Change and magic

Posted on May 1, 2012
Filed Under book review, identity, radio show, Taylor Ellwood | Leave a Comment

Change is one of those understated elements of magic that is part of any and everyone’s process. That’s probably why its understated, because change of some kind or another is expected to occur when you do magical work. So why even focus on it?

I think it is worth focusing on, especially when we look at change in conjunction with results. Your result is the explicit indicator that change has occurred. Without a result you wouldn’t really know if your magic worked. But change is more than just a result. Change is a transformation of the environment around you and within you.Respecting that aspect of the magical process is really important for understanding how magic work. There needs to be a change built into your process. Magic is a causative agent of change, and the employment of it is a signal that you want to bring change into your life. But its also worth noting that even though you might get a specific result, you might also get other changes that are connected to the result, but weren’t necessarily desired. This occurs, not because of the magic, but because of a lack of specificity about the result, or because specific consequences are triggered when a specific result occurs.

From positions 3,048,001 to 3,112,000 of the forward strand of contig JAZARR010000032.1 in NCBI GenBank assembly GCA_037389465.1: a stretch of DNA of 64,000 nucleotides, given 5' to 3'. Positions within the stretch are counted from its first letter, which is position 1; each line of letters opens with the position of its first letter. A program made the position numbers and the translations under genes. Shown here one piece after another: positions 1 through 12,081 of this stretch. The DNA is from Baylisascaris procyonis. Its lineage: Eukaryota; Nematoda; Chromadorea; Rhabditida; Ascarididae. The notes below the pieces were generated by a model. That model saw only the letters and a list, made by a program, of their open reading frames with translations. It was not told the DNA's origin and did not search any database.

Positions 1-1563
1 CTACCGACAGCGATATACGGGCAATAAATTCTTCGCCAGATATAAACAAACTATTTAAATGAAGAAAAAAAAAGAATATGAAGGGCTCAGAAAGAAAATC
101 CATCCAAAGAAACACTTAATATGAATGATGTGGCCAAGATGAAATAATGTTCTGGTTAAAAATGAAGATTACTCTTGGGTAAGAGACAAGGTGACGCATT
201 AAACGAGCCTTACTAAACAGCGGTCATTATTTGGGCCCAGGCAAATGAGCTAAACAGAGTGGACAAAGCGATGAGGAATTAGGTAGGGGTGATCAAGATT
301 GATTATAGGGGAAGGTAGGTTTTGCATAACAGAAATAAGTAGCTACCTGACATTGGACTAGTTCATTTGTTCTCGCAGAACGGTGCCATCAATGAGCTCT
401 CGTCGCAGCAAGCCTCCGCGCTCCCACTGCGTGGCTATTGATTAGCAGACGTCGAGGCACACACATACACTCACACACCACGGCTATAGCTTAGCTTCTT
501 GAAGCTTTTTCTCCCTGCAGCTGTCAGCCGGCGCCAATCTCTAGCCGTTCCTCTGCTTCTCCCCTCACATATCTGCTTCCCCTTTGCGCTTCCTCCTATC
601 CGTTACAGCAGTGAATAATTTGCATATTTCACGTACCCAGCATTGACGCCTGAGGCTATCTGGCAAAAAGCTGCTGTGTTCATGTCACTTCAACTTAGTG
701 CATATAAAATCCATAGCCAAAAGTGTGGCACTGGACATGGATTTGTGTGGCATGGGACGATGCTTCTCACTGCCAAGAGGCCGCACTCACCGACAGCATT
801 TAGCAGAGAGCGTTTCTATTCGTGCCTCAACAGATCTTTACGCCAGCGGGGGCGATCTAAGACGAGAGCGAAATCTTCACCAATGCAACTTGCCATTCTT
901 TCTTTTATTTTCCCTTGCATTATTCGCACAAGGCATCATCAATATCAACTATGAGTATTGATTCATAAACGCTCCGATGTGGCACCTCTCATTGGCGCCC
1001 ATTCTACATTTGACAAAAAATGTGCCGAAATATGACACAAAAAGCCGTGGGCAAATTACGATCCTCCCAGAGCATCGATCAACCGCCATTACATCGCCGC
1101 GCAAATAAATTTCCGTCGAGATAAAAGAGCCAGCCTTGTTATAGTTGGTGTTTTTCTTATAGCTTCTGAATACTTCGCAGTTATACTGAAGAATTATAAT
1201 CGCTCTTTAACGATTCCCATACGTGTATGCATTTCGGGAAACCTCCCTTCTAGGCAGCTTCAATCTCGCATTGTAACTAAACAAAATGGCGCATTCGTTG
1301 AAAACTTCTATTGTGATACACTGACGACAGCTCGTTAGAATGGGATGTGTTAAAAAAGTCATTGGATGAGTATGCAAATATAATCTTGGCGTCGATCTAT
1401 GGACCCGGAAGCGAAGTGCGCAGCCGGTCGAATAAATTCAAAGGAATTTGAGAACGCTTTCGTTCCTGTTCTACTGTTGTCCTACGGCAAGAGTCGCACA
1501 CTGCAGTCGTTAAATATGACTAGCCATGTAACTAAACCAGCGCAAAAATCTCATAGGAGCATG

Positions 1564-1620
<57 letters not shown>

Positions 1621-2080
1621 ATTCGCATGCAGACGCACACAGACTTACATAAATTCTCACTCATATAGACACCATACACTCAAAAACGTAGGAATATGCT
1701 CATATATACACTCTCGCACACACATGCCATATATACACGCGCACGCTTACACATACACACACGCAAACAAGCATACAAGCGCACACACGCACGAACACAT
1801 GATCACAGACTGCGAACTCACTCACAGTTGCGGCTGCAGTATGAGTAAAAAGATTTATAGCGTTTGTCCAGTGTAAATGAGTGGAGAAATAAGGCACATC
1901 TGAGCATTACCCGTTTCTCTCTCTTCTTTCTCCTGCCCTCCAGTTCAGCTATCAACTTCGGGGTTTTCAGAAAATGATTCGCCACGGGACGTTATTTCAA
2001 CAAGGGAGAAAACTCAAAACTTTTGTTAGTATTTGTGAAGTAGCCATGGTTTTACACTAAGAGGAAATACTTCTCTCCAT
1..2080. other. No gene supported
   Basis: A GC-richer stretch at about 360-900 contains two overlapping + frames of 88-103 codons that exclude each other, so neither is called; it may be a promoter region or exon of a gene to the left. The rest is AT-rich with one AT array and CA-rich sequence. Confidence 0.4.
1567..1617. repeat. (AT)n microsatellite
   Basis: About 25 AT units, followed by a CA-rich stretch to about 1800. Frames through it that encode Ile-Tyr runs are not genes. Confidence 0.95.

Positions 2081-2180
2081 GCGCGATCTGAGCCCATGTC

Change is a constant in our lives. We change moment to moment, but intentional change is something a person chooses to create, and that’s what makes magic distinct. It’s a methodology used to to produce intentional changes. When we recognize that change is intentional, then perhaps we consider it more carefully, recognizing that what it brings isn’t just a result, but also the consequences that come with that result.

Radio Interview

If you missed the interview on Stirring the Cauldron you can listen to it here. It was a good interview with some great questions.

Book Review: Rebounders by Rick Newman

In this book, Newman discusses the characteristics of the rebounder, a person who is able to take failure and turn it into success by learning from it. Newman uses over nine case studies to demonstrate how various people have rebounded from failures and mistakes to become successful in their fields, while highlighting the mental skills and tools that are necessary to accomplish this. I found the stories to be inspiring and useful for helping me see how I could become a better rebounder.

Comments